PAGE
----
Trigger warnings on campus receive mixed reviews from students and professors.

You’re sitting down for a performance, and suddenly the director of the show says, “Trigger warning: This show deals with sexual assault and may be triggering for those who have suffered traumatic experiences.” Suddenly the experience takes on a whole new weight.

Trigger warnings, meant to prevent those who have suffered trauma from having post-traumatic stress reactions to content in a variety of arenas, have attracted a lot of attention over the past year. Warning an audience of disturbing content is nothing new: MPAA film rating categories have existed in their current state since the late 1990s. However, trigger warnings differ from other kinds of warnings in that they explicitly say what may disturb the audience. Whether or not these warnings have a place in the academic sphere has been hotly debated.

University President Michael Roth has thought about how students might react to sensitive content in the classroom, and though he has considered implementing a trigger warning policy at Wesleyan, the effect of such a policy remains unclear.

“I don’t want to make a bureaucratic rule like everybody has to do ‘X,’” Roth said.

One perspective on trigger warnings is that much of what is covered in a college class is and should be unsettling. Some, such as Jonah Goldberg in a May 2014 LA Times op-ed, argue that it is important to undergo potentially damaging cerebral experiences, such as reading literature that deals with trauma or a play that deals with sexual assault.

“I think it’s a real issue in the sense that much of what we teach in the humanities, but also in other fields, [should] be emotionally wrenching, should be real for the students,” Roth said. “That can be hard in certain situations, and so you have to be careful to take care of people and make sure they’re okay but at the same time you don’t want to make it so banal that nobody’s ever upset.”

Armani White ’15, a writer for The Ankh, Wesleyan’s student of color magazine, believes that certain categories of trauma that require a trigger warning because of the painful memories they tend to induce. White does not use trigger warnings in his writing, but he believes they are necessary in writing that describes traumatic incidents that could happen in one’s life, such as killings, sexual assault, rape, beatings, and death.

In teaching his classes, Roth has often had to confront that fine line between the traumatizing and the emotionally wrenching.

“I gave a course on photography and representation at Wesleyan a few times and many times at art school, and a lot of the photographs were about trauma and mutilation,” Roth said. “If you’re not upset about that, that would be upsetting. I think teachers are different, and I’ve learned to be a little bit more sensitive to how upset people can get.”

Wesleying, the student-run blog, uses trigger warnings mainly for posts related to sexual assault. However, Wesleying does not have an official trigger warning policy. Rather, the editors and writers determine whether a trigger warning is needed on a case-by-case basis. An example of one such warning read:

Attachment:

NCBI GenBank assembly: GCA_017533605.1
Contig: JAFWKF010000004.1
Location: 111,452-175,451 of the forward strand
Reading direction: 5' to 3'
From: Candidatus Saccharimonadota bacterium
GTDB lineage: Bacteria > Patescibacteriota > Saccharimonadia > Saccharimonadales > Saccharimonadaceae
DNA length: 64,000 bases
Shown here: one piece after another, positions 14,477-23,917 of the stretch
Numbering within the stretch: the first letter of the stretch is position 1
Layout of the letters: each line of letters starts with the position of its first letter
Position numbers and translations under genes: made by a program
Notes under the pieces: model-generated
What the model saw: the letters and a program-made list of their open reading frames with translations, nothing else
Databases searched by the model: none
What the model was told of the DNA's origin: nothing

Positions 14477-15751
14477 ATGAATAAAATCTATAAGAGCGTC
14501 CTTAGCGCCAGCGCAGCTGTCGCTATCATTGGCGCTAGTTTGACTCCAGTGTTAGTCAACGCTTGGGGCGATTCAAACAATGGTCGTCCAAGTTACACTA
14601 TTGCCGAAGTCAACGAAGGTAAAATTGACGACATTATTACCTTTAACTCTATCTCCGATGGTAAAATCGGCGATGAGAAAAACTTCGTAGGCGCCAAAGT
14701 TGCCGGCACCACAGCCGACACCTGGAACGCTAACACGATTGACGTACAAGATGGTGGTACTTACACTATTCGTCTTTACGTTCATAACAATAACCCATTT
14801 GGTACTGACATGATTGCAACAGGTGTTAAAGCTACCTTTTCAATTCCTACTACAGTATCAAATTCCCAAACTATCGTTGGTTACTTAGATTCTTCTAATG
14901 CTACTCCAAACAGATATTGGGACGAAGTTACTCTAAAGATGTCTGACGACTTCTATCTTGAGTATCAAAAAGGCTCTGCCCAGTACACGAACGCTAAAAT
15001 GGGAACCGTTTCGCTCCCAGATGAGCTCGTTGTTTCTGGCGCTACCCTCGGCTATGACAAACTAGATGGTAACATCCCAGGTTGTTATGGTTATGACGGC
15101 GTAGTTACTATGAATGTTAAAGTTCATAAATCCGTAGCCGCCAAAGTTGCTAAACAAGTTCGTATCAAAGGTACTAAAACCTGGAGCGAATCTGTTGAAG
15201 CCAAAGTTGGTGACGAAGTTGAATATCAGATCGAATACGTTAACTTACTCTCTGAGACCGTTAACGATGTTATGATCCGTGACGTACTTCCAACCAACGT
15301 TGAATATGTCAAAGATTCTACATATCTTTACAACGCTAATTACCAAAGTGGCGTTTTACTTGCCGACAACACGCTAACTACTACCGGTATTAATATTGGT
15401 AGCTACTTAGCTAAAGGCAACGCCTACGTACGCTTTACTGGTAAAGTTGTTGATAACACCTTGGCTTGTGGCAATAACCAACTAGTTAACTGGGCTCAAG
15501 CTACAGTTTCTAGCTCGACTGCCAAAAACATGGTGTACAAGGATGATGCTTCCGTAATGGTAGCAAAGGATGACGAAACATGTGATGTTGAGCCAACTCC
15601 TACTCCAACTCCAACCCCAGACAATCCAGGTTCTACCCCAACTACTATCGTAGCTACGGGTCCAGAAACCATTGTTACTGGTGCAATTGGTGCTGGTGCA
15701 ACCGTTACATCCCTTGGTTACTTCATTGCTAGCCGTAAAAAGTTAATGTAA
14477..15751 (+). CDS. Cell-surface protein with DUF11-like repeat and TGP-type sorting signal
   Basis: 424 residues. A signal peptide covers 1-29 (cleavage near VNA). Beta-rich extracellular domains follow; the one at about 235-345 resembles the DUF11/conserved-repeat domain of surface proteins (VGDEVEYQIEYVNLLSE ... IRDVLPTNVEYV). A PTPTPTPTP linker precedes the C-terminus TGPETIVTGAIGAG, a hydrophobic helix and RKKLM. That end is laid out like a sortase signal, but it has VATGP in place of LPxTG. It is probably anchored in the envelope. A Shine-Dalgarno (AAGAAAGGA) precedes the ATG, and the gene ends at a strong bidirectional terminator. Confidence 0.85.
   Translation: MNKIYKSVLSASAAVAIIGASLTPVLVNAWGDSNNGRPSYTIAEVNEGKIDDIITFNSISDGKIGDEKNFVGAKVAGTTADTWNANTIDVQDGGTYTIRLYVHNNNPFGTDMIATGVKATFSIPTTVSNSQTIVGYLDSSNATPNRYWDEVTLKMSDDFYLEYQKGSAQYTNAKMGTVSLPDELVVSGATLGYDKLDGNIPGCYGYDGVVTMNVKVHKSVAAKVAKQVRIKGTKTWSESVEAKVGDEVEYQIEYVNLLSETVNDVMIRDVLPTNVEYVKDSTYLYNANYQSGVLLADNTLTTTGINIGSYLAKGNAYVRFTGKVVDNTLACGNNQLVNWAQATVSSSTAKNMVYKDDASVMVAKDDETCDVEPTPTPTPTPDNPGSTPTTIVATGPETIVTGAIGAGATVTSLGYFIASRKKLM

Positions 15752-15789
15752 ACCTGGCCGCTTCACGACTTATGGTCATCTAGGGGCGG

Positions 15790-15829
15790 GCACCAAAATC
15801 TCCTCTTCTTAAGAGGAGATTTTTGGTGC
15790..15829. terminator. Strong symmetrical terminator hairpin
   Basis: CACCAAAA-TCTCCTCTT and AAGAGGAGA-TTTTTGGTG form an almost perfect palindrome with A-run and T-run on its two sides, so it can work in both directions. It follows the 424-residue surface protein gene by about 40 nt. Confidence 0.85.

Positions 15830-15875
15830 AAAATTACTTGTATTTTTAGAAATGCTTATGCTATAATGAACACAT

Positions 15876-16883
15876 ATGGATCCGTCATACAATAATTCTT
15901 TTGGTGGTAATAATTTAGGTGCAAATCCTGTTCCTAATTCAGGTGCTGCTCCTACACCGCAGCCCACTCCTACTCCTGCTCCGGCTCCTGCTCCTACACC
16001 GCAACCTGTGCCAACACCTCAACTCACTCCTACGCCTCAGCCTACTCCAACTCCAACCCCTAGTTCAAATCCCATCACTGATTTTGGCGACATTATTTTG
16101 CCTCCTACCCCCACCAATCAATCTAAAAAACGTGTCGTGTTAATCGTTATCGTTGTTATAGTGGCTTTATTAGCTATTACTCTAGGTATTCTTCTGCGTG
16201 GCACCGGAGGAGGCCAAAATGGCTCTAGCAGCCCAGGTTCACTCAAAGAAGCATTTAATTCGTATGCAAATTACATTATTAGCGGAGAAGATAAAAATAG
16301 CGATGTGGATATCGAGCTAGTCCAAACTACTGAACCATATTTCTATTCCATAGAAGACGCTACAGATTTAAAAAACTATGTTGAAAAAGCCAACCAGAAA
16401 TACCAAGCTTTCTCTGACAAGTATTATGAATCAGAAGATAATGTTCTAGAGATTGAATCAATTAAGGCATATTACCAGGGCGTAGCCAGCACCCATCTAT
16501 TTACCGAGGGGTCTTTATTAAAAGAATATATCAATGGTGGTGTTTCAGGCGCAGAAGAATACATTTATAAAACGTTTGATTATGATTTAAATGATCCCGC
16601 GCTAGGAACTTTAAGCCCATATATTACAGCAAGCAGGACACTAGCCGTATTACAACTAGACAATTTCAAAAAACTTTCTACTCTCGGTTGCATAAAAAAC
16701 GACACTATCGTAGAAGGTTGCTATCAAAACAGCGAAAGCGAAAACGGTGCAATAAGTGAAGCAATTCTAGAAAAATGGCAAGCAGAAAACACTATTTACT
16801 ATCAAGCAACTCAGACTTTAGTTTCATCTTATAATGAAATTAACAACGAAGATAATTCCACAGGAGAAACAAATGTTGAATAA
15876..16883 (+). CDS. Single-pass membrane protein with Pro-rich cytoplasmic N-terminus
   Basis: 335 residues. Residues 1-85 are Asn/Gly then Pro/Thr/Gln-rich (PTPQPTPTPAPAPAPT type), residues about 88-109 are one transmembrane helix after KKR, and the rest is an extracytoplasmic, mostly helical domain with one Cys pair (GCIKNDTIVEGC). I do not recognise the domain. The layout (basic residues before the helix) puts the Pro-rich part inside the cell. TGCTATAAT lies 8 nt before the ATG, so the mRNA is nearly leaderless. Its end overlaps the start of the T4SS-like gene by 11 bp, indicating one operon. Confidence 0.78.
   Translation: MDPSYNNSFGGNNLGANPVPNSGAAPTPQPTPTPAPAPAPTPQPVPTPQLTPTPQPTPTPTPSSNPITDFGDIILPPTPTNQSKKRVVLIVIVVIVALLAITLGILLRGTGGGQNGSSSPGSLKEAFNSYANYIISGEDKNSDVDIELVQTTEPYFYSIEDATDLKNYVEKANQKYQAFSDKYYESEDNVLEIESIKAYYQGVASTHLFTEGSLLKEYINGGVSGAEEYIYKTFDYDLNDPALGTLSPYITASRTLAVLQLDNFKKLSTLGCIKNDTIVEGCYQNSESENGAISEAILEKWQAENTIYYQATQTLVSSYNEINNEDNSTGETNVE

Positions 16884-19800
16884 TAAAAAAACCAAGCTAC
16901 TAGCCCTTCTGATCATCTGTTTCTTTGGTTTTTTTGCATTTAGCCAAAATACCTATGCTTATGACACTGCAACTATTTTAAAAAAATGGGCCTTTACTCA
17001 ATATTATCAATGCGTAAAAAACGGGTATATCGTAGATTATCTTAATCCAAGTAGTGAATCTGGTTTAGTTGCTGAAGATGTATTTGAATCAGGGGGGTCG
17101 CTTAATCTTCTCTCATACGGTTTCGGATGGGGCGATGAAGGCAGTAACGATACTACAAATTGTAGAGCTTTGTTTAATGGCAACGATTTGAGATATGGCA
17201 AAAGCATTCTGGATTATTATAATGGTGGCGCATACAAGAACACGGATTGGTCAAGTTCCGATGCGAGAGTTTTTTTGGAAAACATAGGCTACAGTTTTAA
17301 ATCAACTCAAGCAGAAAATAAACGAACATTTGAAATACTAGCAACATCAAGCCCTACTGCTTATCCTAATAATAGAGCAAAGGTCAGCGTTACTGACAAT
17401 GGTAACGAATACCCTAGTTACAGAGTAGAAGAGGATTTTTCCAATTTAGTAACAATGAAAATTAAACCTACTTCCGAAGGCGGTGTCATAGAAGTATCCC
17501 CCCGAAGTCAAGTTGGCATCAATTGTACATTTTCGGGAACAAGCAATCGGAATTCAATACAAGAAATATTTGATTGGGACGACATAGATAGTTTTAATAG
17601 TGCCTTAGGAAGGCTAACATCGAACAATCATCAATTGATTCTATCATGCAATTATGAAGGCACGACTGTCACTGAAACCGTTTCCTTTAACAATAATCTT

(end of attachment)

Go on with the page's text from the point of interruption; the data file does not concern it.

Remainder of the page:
“TRIGGER WARNING: The following discusses the issue of sexual assault at Wesleyan and may be triggering for some readers. Community and official support resources can be accessed here, here, and here.”

The words “here” contained hyperlinks to community resources, such as Wesleyan’s literature pertaining to support for survivors of sexual assault.

In slam poetry, an arena in which trigger warnings are seen quite frequently, a similar tension exists between what is appropriately jarring and what is so traumatic it needs a trigger warning.

“I think the logic behind trigger warnings in poetry is spot on,” slam poet Max Friedlich ’17 wrote in a message to The Argus. “Poetry slams seek to foster a safe space where people can share, hear, internalize, and be listened to. Trigger warnings are there to protect that safety, to [protect] any audience member who might be hurt by certain subject matter.”

That said, Friedlich has doubts about the effectiveness of trigger warnings.

“In practice, I’m not sure about trigger warnings at poetry slams,” he wrote. “I’ve never observed someone leave after hearing a trigger warning and I’m not sure if the warning actually would help a person who has suffered trauma or been the victim of sexual assault ready themselves to hear something triggering.”

The question of what is triggering is a tough one. The words in the trigger warning itself can be triggering for some, but the calculation is that it is better to warn someone beforehand than to have a triggering event occur in the middle of a class or performance, or even at one’s home when one is reading a book or article. The line between which traumas warrant a trigger warning is unclear the further away one gets from the obvious ones cited by White—violence, death, and sexual assault. And some argue that trigger warnings can prioritize certain traumatic experiences over others.

“Trigger warnings can enforce a hierarchy of personal tragedy wherein we give trigger warnings for certain things and not others,” Friedlich wrote. “Sexual assault poems can be extremely triggering for people but I’ve observed people feeling upset and alienated when someone does not give a warning for say racial abuse or anti-Semitism.”

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